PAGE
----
The TRGA Curriculum
At The Ruth Gorse Academy, we are very proud of the broad and balanced curriculum that all of our students are exposed to. We are living in uncertain times, the cornerstones of the traditional political establishment and Britain’s standing on a European and global stage are in a state of flux. Within this context, we are passionate about ensuring that our students have the skills and attributes required, to become confident and self-assured citizens in an unpredictable world.
We are committed to, and are constantly striving to achieve, the following in terms of our curriculum. We aim to:
ensure that students’ cultural capital and experiences of the world around them are varied and inspirational
motivate young people by providing students with moments of awe and wonder which galvanises a love for learning
celebrate and embrace difference; we actively seek to find opportunities to learn about each other’s histories, cultures and backgrounds
promote the importance of building resilient learners; young people who wrestle with challenging concepts and will recognise, embrace and learn from experiencing failure. This is underpinned through our ‘purple zone’ work which means that all students are grappling with their learning, usually in silence and independently, for a sustained period of time, every single lesson
ensure that students understand the importance of graduating from the academy with the necessary literacy skills required to play an active and positive role in 21st Century Britain. Students must leave the academy being able to articulate themselves orally, write eloquently with sophisticated vocabulary and listen intently to other people’s views and ideas
provide students with opportunities to discuss and debate what it means to be a global citizen and an active participant in modern Britain. Students will understand the importance of democracy, the rule of law, individual liberty and having mutual respect for, and tolerance of, others and their beliefs
discuss and embrace spiritual, moral, social and cultural issues, instilling a belief that their generation can be a source of positive change
provide opportunities for students to fully understand the meaning of appropriate: sexual, healthy and safe relationships
The strategies that we use on daily basis to achieve the aforementioned curriculum principles are outlined below. Furthermore, the subject tabs on the right hand side provide you an opportunity to study, more closely, the curriculum intent and rationale for each subject area, as well as how the curriculum is assessed throughout every year group.
If you would like to discuss the curriculum in more detail please do not hesitate to contact Mr Cornfoot, Vice Principal.
We have 5 periods of 60 minute lessons every day making 25 periods in the week. There is a form period of 25 minutes at the beginning of each morning, as well as a rolling Positive Discipline lesson that takes place during a different period every week where students spend the lesson with their form tutor. Break (20 minutes) is between Periods 1 and 2 for Years 7A, 9 and 11 and Periods 2 and 3 for Years 7B, 8 and 10. Lunch (35 minutes) is split between Periods 3 and 4 for Years 7A, 9 and 11 from 12.10pm-12.45pm. Years 7B, 8 and 10 will be on lunch between Periods 4 and 5 from 1.10pm-1.45pm. School starts at 8.25am and finishes at 2.45pm.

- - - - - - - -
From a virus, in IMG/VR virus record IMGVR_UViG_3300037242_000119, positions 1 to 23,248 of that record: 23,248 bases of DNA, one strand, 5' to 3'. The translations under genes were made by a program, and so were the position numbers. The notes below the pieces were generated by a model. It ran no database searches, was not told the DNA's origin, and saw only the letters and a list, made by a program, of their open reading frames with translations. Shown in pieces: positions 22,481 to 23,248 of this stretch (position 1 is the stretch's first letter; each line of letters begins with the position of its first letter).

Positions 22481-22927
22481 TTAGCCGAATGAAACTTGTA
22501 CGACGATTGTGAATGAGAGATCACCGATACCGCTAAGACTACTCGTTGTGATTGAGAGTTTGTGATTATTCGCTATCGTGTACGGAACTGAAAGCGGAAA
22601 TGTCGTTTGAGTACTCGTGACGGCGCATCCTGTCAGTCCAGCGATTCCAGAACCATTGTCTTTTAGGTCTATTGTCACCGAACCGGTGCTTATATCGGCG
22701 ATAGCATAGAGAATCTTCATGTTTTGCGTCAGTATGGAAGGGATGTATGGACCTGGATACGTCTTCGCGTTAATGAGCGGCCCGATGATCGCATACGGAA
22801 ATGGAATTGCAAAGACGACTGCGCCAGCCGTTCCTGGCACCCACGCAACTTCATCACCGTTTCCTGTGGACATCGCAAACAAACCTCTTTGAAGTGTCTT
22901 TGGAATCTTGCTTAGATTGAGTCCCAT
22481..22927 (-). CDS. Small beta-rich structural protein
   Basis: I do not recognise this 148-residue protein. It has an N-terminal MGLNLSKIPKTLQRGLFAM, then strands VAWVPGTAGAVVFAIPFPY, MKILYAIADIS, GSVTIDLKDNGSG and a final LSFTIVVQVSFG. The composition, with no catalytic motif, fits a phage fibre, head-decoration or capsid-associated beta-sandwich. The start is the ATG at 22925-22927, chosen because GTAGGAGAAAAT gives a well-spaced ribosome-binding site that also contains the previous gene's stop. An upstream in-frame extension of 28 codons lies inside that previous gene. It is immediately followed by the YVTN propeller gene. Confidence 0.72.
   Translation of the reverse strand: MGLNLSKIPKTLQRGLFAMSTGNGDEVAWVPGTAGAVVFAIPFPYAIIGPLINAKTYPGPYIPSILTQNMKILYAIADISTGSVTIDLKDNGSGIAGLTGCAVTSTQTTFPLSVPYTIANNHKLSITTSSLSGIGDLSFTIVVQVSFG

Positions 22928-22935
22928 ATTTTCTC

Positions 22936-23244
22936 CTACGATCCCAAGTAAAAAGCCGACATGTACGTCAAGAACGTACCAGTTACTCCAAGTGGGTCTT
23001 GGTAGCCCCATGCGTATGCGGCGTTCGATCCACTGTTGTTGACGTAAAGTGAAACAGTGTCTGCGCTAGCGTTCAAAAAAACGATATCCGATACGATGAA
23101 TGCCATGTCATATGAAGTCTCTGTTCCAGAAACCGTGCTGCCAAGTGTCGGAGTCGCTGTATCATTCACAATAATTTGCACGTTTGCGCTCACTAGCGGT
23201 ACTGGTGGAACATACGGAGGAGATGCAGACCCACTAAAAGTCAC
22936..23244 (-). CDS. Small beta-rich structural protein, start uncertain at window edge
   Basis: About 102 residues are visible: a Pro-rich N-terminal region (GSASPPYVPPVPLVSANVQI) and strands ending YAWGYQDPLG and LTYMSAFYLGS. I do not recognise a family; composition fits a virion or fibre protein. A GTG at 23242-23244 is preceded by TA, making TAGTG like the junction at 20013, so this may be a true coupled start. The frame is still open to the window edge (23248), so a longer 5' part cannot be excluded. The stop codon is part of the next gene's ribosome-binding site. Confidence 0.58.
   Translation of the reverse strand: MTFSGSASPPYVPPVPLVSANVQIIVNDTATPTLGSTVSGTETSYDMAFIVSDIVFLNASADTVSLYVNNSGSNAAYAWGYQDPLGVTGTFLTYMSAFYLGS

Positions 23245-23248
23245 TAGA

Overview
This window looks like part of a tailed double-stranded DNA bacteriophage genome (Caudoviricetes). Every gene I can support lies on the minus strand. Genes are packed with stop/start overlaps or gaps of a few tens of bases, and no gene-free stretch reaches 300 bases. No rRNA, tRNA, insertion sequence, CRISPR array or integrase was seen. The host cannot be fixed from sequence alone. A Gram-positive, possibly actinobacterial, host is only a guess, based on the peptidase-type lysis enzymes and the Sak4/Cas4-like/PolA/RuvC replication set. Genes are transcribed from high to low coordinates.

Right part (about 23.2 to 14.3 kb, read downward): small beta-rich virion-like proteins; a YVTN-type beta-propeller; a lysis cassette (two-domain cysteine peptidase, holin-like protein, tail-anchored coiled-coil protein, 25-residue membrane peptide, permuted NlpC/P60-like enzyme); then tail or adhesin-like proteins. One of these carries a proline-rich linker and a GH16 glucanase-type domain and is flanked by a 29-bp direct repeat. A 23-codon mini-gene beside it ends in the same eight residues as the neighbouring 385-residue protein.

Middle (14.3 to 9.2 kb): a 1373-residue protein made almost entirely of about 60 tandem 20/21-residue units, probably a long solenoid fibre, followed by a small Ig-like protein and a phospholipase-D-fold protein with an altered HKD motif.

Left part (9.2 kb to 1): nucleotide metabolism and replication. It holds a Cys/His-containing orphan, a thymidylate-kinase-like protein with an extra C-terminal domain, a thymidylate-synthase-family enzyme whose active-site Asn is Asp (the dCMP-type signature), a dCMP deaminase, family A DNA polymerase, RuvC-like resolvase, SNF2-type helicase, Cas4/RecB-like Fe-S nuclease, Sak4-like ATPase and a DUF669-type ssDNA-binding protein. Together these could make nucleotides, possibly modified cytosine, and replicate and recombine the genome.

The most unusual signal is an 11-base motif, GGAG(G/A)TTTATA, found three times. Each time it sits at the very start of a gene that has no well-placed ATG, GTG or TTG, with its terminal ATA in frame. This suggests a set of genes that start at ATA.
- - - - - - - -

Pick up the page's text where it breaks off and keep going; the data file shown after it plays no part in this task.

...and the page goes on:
On three days each year, Years 7-11 have their own PSHCEE days that are specifically designed to cover aspects of PSHCEE that cannot be delivered through other lessons. These days often involve outside agencies and guest speakers and cover issues such as drugs, bullying and careers. All students will attend at least one assembly each week that is well planned and coordinated to support the delivery of social, moral, spiritual and cultural aspects of learning, including the promotion of British values.
Our Drivers for Improvement
Key Stage 3 Curriculum
The Key Stage 3 curriculum model is based on a 25 period timetable split into parallel bands, A and B. Students study a wide range of subjects including the core subject, humanities, languages and the arts.
For a small number of students who do not yet have a full grasp of the English Language they follow an alternative curriculum where they receive a greater number of English lessons per week.
Key Stage 4 Curriculum
The Key Stage 4 curriculum model is based on a 25 period timetable split into parallel bands, A and B. Students are placed in a band depending on their selection of option subjects. The curriculum is planned to ensure rigour with a focus on the core skills.
It is anticipate that around 35% of each cohort will complete the EBACC qualification with all students studying History or Geography.